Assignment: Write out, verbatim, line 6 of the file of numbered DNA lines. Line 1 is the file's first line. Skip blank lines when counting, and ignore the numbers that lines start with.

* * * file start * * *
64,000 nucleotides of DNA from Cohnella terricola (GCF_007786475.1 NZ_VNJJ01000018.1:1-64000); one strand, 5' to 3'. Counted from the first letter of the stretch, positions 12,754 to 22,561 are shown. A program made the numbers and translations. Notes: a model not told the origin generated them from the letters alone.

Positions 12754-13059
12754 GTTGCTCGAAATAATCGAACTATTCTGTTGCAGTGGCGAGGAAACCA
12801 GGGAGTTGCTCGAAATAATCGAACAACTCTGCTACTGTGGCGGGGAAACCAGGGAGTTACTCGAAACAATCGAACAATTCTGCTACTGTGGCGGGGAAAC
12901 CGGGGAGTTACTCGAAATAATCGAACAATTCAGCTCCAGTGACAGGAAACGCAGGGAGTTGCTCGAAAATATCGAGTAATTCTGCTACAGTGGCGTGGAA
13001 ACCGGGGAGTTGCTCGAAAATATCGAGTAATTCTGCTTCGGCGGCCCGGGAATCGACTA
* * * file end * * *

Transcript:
13001 ACCGGGGAGTTGCTCGAAAATATCGAGTAATTCTGCTTCGGCGGCCCGGGAATCGACTA